Query on CIA Tie to Mandela Case Deflected
The White House, embarrassed by stories linking the CIA to Nelson Mandela’s arrest 28 years ago, tried Tuesday to shift attention away from President Bush and toward his predecessors.
Asked if Bush would apologize to Mandela for reported U.S. involvement in his 1962 arrest when the two men meet June 25, White House spokesman Marlin Fitzwater initially refused to make any comment.
“We find no value in reviewing a 30-year-old history in this case,” he said.
A few minutes later, however, Fitzwater changed his stance.
“This happened during the (John F.) Kennedy Administration,” he said. “If you want to ask Pierre Salinger or Nicholas Katzenbach or Jack Kennedy or Teddy, go do it. But don’t beat me up for what the Kennedy people did.”
Salinger was President Kennedy’s press secretary and Katzenbach the deputy attorney general.
“I just don’t like it when people question our motives on blacks or on Mandela because of an incident that happened 20 years ago in another administration,” Fitzwater added. “Go ask the Kennedy Administration.”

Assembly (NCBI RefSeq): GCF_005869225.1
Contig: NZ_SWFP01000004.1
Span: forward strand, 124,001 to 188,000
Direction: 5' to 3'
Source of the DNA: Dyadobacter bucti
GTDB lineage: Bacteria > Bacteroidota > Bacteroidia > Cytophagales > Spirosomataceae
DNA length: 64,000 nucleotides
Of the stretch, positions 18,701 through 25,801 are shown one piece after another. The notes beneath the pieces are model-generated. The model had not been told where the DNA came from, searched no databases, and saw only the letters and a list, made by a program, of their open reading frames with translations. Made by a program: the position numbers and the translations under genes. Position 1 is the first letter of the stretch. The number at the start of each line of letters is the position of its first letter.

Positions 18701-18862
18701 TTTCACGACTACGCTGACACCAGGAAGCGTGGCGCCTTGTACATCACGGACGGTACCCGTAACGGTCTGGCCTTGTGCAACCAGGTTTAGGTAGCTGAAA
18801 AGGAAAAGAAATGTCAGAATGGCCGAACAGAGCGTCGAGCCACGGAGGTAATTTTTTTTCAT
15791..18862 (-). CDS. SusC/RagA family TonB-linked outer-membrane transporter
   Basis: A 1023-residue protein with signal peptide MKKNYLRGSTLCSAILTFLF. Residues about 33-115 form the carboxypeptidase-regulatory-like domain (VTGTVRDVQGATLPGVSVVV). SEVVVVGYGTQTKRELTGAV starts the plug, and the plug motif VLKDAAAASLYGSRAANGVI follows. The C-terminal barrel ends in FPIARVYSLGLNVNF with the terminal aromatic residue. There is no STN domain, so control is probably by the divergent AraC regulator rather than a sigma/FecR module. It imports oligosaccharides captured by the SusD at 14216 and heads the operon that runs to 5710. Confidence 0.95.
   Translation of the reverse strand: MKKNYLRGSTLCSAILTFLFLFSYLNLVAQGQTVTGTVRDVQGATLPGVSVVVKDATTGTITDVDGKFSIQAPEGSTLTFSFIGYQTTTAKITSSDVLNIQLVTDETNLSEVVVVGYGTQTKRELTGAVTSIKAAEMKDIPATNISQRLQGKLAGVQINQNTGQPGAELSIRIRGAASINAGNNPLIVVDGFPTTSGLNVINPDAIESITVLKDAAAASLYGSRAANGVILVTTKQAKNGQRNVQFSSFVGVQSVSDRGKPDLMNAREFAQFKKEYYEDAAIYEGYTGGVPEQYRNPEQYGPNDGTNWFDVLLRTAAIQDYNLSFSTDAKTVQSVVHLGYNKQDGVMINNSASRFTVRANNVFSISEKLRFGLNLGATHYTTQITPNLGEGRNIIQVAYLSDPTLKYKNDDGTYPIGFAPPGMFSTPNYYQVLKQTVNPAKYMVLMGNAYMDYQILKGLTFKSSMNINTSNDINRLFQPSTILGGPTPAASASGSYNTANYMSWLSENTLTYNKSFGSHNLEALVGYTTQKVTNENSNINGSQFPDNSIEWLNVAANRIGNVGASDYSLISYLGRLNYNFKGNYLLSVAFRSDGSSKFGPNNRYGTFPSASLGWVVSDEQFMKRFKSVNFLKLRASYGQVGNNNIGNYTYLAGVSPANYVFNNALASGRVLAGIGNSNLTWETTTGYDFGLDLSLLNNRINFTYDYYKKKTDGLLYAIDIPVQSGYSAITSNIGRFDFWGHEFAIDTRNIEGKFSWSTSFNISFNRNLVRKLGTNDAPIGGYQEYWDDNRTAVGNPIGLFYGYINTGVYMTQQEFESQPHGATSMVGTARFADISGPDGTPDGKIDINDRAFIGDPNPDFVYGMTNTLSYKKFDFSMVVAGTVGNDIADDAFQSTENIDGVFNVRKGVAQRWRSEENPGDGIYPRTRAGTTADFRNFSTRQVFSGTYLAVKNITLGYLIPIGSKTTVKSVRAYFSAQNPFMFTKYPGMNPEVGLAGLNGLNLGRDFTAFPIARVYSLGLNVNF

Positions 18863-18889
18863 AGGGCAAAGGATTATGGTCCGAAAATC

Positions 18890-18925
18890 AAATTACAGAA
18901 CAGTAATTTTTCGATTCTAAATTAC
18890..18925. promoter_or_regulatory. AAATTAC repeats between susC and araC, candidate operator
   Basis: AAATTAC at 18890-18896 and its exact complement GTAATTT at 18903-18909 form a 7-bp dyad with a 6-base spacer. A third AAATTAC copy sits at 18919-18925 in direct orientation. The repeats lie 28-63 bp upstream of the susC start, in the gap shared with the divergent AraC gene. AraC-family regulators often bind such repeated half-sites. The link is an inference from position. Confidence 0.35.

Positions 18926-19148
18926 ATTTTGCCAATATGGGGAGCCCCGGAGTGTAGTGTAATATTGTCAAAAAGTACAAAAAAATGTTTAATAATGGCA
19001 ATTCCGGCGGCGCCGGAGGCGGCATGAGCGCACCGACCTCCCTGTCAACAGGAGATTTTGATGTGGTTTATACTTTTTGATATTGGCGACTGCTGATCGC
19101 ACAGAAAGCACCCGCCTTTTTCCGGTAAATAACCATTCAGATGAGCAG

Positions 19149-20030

A spokesman for Sen. Edward M. Kennedy (D-Mass.) declined to comment on Fitzwater’s remarks.
Asked later in the day whether he would apologize to Mandela, Bush said that he is not sure. He has “not looked into” the reports of CIA involvement, Bush added.
The focus on the CIA’s role in Mandela’s arrest began Sunday with a story by the Cox Newspapers chain reporting that a CIA agent in South Africa at the time had played a key role in helping South African authorities find and arrest the African National Congress leader. Mandela served nearly 28 years in prison from the time of his arrest until released in February.
Fitzwater’s unusually testy reaction to the questions reflected a general White House discomfort over policy toward South Africa that has deepened as Mandela’s visit nears.